Cleveland, Ohio – So you’re looking for an incredibly fuel-efficient car, but you don’t like electric vehicles or hybrids? Well, you can get the Chevy Cruze diesel with 52mpg highway. Oh, no diesels? How about the Mitsubishi Mirage with 43mpg highway?
More miles per gallon? A lot more?
Does 4,113mpg from a conventional engine grab you?
Just to warn you, there are some sacrifices. There’s no room in the weight budget for stereo systems, satellite navigation, Bluetooth connectivity… seating for more than the driver, traditional doors, any level of safety systems, or the ability to sit upright. But if you’re willing to live with that, there’s a group of Canadian college students who will invite you out to kick the tires.
On second thought, you can’t kick the tires. They’re covered by composite wheel wells to cut down on wind resistance, and they’re thin, spindly things that could break if you kick hard enough.
The first team to break 2,000mpg (in 2014) and the only team to cross 3,000mpg, Université Laval’s 4,113mpg shattered last year’s incredible 3,788mpg rating. Topping 4,000mpg won the team its fourth consecutive challenge at Eaton’s Proving Grounds in Marshall, Michigan, during the June 8-9, 2017 weekend.
“Our performance this year is the fruit of several months of meticulous and arduous work. This year, the team focused on experimental tests,” said Mathieu Pouliot, technical director for the Université Laval team. “This allowed us not only to obtain a high level of reliability from the vehicle, but also to build on our understanding of the system’s behavior. With this knowledge, we could take full advantage of our vehicle’s potential.”
Participants are encouraged to use advanced materials and technologies, as well as their design creativity and imaginations, to get the most out of their vehicles over the 9.6-mile course – six times around Eaton’s 1.6-mile test track.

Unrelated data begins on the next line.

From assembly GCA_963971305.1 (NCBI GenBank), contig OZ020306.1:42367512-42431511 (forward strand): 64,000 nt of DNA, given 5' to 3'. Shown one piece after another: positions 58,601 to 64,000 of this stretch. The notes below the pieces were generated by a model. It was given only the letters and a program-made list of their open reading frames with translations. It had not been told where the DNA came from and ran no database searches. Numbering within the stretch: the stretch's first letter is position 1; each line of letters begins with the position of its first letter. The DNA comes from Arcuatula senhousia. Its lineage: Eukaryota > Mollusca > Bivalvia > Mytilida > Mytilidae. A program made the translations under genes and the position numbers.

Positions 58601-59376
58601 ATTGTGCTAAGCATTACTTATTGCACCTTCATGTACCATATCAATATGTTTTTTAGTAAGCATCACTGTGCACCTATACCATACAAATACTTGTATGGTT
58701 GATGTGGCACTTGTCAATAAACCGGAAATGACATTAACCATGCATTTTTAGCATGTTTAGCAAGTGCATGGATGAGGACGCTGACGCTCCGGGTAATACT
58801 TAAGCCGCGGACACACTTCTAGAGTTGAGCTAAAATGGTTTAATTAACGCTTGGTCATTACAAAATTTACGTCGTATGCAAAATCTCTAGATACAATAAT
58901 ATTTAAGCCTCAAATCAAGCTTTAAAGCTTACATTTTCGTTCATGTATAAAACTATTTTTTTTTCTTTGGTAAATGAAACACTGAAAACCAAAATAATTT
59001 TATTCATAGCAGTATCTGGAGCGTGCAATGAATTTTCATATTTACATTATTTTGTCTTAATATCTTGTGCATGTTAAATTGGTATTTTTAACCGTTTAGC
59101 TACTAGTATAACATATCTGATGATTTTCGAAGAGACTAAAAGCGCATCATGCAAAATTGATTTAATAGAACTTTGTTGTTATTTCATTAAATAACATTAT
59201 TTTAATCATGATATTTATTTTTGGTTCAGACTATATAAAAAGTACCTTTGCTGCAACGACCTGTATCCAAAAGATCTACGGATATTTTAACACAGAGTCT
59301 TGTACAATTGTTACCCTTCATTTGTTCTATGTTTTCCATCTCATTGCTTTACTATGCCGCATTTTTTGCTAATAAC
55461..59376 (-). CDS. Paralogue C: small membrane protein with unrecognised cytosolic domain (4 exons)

“This event is a great opportunity to showcase the skills and determination of the next generation of engineers and to introduce them to Eaton and the opportunities available here,” said Jim Gluys, Eaton Supermileage Event Manager, 2004 – 2017. “The students participating in this year’s competition certainly raised the bar, achieving results that are truly impressive. They’re the engineers of the future.”
A total of 16 collegiate teams (11 from the U.S. and 5 from Canada) competed this year. From Michigan, three collegiate teams participated – Lawrence Technological University, Michigan Technological University and University of Detroit Mercy.
Supermileage is a part of SAE’s Collegiate Design Series. In addition to hosting Supermileage, Eaton is providing financial and technical support to a student-engineering team from Western Michigan University that will design and develop a vehicle to compete against other student teams in the American Solar Challenge competition this year.
About the author: Robert Schoenberger is the editor of Today's Motor Vehicles and a contributor to Today's Medical Developments and Aerospace Manufacturing and Design. He has written about the automotive industry for more than 17 years at The Plain Dealer in Cleveland, Ohio; The Courier-Journal in Louisville, Kentucky; and The Clarion-Ledger in Jackson, Mississippi.